How to Burn Visceral Belly Fat, Say Experts
While most people know about "belly fat"—the fat that you can see and pinch around your waistline—many don't know about visceral fat, which is much more dangerous because it causes severe health issues. Bess Berger, a women's health registered dietitian Nutrition by Bess tells Eat This, Not That! Health, "Visceral fat is the fat that is around your organs. We usually focus on the fat that's on the outside of our bodies since it's seen most earlier, but visceral fat is likely more dangerous. Most notably, visceral fat is linked to increased rates of heart disease, including heart attacks and strokes, Type 2 diabetes, high cholesterol (the bad kind!), high blood pressure and overall breathing problems. As a women's health dietitian, visceral fat comes in to play when working with women with PCOS and who are going through menopause. Both PCOS and menopause encourages fat to be stored in the midsection which correlates with visceral fat." ETNT Heath also spoke with personal trainer, Lance Goyke, MS, CSCS, who explains five ways to burn visceral fat. Read on—and to ensure your health and the health of others, don't miss these Sure Signs You've Already Had COVID.
Eat More Protein
According to Goyke, "Protein is a bit of a wonder drug when it comes to fat burning. Protein increases our metabolism and keeps us feeling full for longer. This helps reduce our caloric surplus by burning more calories and ingesting fewer calories."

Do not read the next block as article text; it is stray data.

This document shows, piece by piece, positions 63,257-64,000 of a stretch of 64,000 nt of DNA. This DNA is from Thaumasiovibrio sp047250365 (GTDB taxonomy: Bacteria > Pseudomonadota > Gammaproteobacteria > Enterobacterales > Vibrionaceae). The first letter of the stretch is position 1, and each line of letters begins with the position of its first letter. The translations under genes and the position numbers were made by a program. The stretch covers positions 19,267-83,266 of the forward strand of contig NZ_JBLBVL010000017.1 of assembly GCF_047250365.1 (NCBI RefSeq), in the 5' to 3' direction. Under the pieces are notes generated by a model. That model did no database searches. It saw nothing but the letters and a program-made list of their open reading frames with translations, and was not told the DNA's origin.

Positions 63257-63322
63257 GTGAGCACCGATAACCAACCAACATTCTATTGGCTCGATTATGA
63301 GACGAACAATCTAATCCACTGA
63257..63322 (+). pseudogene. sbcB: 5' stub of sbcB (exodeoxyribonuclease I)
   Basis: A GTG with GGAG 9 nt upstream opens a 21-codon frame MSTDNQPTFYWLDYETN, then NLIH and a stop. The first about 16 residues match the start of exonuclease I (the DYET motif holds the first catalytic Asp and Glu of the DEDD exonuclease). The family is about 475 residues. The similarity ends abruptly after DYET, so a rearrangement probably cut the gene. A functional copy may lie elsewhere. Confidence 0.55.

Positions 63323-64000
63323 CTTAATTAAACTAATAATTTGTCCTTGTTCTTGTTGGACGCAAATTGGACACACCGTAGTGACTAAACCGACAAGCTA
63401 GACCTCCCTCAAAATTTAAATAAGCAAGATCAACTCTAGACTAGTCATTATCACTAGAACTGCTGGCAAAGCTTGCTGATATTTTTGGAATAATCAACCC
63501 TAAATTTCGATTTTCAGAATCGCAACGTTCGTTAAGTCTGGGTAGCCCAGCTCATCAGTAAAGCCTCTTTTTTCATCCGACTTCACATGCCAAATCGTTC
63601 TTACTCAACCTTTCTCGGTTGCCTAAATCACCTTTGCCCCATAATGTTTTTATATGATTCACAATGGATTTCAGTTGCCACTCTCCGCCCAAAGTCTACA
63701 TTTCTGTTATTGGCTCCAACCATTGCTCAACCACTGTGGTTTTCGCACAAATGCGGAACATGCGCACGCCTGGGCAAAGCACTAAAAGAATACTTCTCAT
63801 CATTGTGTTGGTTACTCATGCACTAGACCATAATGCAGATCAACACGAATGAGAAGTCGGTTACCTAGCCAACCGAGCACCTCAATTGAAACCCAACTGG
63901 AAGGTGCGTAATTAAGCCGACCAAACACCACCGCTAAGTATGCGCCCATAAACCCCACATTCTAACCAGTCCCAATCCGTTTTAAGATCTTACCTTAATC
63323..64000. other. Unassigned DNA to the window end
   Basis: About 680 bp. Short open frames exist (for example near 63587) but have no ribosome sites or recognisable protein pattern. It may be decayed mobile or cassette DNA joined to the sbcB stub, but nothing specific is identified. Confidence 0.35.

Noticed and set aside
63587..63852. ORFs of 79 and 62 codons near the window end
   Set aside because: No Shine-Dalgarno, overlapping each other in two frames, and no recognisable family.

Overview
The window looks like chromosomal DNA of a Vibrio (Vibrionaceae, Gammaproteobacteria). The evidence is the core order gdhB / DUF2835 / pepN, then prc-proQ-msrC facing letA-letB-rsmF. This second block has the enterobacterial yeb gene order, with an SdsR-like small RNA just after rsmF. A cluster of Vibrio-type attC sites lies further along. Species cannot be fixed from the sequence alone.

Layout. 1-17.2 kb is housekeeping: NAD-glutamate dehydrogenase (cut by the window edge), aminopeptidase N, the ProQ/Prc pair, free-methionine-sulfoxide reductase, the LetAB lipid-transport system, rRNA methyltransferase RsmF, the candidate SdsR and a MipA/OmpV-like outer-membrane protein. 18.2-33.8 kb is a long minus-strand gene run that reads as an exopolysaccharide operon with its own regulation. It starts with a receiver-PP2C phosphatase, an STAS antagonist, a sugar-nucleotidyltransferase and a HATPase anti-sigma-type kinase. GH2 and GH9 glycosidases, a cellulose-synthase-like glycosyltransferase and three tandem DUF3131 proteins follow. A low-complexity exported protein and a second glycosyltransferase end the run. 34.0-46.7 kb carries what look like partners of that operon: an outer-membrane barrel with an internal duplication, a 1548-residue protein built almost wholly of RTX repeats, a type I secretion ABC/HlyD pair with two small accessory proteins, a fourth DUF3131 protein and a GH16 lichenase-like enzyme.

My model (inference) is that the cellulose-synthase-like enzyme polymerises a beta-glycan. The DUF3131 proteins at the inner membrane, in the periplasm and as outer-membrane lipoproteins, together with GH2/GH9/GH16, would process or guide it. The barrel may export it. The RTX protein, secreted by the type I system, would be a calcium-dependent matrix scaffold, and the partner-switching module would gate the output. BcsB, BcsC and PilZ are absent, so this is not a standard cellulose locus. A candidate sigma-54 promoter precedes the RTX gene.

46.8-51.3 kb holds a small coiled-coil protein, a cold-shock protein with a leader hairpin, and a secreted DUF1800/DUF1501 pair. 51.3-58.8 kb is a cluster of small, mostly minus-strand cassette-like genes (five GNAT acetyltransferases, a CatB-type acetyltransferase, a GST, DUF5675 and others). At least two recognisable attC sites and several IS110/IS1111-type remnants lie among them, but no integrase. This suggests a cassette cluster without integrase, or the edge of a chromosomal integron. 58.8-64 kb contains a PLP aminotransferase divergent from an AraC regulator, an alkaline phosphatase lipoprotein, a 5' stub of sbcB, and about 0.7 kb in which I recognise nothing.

Add More Veggies to Your Diet
Goyke says, "Vegetables are dense in vitamins and minerals, but low in calories. They are the best way to eat until you're full without having excess calories stored as fat. Vegetables help reduce our caloric surplus, but also supply nutrients that keep our bodies functioning in tip-top shape."
10,000 Steps Per Day
Goyke reminds us that, "Movement is great for the mind and body. Walking at least 10,000 steps per day helps us stay active and keeps our metabolisms revving. Try going for a walk next time you're on the phone or need some time to think through a problem at work. This helps reduce caloric surplus by burning more calories."
20+ Minutes of Sweating Every Day
"Walking is a good first step, but higher activity levels can burn calories at nearly 10x the rate of walking," says Goyke. "More calories burnt means less caloric surplus to be stored around the organs. But on top of that, exercise also gives the calories another place to go. Eating a large meal after a day of inactivity forces all your carbs, fats, and proteins to be stored as fat. Fatiguing the muscles, however, makes room to store energy in the muscles and the liver. These are the two best places to store energy."
Manage Stress Levels
Goyke explains, "We've thoroughly established that a caloric surplus makes us store fat, but why does it get stored around the organs instead of under the skin? The answer is hormones. Low testosterone in men, low estrogen in women, and persistently high cortisol all increase this visceral fat. Exercise and good nutrition help reverse these hormonal effects, but reducing psychological stress is necessary to fully change our hormonal profile. Start by getting at least 7 hours of sleep per night."